San Francisco Bay Area workers take second jobs to get by
Marissa Federspiel has a full-time day job at a hardware store. The 31-year-old also has a night job as a paid caregiver for her elderly uncle, who lives with her. When she tries to get some sleep, she often is awakened by her 16-month-old. Now she’s thinking about taking on a third gig.
“Most days I’m a walking zombie,” says Federspiel, who lives in Albany. “I still have some sanity left but I often feel stretched thin. Working so much can put a huge strain on your mental health. Coffee helps and so does inner strength.”
Working 80 hours a week is the norm for her. That’s what it can take to get by in the Bay Area, where housing prices and rents are among the highest in the nation. Many people have to work multiple jobs to get by. Some work six days a week, holding down three separate paid positions. Others cobble together various side hustles to make ends meet.
Data from the U.S. Bureau of Labor Statistics shows that just 5% of workers nationwide hold two or more jobs, but that doesn’t track people who are paid in cash. That’s why some experts peg the number of workers with more than one job much higher. In its recent Side Hustle survey, Bankrate reported that 38% of those surveyed hold down a side job, and one-third of these folks say they need the dough to make ends meet.
“Back in the day, if you had one full-time job, the expectation would be that you could make it. Nowadays, for many people, it takes multiple jobs,” says Amanda Dixon, an analyst at Bankrate. “It’s a little disturbing to see how many people need that money to survive.”
While many associate the Bay Area with its well-heeled high-tech work force, keeping your head above water is no mean feat for other folks who must cope with the high cost of living on lower salaries.
“The Bay Area is one of the most expensive places on the planet,” says Chris Thornberg, founding partner of Beacon Economics, a Los Angeles-based economics consulting firm. “It’s also got some of the highest incomes on the planet.”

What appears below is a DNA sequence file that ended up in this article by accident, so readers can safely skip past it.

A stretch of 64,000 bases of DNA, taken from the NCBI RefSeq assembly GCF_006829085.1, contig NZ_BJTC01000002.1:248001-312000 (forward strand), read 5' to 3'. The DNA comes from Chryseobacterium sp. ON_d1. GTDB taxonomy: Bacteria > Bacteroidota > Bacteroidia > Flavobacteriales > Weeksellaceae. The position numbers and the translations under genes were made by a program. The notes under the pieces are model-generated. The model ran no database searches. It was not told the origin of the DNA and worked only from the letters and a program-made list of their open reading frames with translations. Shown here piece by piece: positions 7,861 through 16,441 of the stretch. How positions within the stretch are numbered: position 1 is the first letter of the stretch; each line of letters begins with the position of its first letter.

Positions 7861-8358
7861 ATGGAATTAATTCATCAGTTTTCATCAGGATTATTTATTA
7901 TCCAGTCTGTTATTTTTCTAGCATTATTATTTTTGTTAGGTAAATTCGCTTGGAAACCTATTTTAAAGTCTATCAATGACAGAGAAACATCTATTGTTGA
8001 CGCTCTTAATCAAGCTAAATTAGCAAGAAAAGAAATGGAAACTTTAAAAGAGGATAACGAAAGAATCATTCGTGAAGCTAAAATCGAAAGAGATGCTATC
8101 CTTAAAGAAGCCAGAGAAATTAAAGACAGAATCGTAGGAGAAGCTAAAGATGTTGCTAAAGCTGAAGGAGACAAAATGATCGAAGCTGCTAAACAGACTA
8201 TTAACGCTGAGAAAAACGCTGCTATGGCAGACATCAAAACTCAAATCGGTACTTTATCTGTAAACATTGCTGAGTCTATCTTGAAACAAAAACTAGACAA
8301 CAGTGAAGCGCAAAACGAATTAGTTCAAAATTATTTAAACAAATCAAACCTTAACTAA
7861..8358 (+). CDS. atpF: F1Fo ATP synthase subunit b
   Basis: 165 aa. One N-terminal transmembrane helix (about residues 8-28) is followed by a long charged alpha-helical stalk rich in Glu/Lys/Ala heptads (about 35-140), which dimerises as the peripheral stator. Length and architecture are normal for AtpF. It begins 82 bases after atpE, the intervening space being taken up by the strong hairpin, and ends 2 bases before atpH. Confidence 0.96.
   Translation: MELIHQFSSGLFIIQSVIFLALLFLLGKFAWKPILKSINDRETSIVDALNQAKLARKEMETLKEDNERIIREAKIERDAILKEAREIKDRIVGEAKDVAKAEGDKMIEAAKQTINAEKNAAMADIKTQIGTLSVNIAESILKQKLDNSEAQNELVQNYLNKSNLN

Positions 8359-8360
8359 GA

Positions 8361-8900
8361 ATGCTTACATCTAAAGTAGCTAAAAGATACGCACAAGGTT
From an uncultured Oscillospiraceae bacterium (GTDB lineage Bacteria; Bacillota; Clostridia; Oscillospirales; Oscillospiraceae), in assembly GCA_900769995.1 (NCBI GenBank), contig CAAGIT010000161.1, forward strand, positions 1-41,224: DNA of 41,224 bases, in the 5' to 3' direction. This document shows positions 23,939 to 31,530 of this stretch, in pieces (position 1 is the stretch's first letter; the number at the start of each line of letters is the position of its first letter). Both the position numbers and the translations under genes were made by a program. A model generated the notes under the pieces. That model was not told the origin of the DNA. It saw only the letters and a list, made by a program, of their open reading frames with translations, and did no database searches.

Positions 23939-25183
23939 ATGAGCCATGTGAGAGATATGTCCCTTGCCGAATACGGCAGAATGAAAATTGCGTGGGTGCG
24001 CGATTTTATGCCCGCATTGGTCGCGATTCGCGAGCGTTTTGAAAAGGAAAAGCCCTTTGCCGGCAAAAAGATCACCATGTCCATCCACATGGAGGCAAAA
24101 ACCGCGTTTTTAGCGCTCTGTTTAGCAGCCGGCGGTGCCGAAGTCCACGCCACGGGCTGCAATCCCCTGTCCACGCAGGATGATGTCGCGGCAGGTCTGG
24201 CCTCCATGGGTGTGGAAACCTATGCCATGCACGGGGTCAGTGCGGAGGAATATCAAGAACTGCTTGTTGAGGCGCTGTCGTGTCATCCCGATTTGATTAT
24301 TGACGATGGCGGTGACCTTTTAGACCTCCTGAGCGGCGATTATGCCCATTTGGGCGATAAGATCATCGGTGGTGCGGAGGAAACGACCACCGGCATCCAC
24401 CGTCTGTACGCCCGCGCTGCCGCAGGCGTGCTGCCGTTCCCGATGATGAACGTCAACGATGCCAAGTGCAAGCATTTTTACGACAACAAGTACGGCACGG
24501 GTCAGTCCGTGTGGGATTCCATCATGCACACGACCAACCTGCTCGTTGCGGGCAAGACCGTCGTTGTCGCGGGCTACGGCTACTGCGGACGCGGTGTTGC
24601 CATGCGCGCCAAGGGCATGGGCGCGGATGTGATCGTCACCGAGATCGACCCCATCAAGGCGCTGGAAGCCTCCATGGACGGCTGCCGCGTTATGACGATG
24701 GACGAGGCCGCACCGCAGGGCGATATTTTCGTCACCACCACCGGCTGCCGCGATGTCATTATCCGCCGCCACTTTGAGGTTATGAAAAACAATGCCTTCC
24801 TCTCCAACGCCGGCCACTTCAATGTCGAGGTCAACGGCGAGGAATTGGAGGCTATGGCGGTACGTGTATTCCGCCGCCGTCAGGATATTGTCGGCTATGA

If you are not among these top earners, however, the economic pressures are mounting. Renters must make about $127,000 a year to afford a modest, two-bedroom home in San Mateo, San Francisco and Marin counties, according to a National Low Income Housing Coalition’s report on the nation’s most expensive counties.
“Housing is the biggest factor driving the cost of living in the Bay Area because it is so expensive,” says Patrick Kallerman, research director at the Bay Area Council Economic Institute, “The gig economy is growing. People need the money.”
Tinamari Bekkali works about 25 hours a week in a marketing job and another 8 hours as a social media manager and web designer. The 30-year-old jams both gigs into her life as a stay-at-home mom with three kids, 13-month-old Sharif and twins Marvel and Eloise, eight. She often makes work calls while taking the baby for a walk.
“Honestly, I work on and off all day long. I get the most work done at nap time, bed time and weekend mornings when my husband is home to take over kid duty,” says Bekkali, who lives in Walnut Creek. “It’s super common for me to work on my phone during a play date, at the park, even while grocery shopping. Some days are absolutely insane.”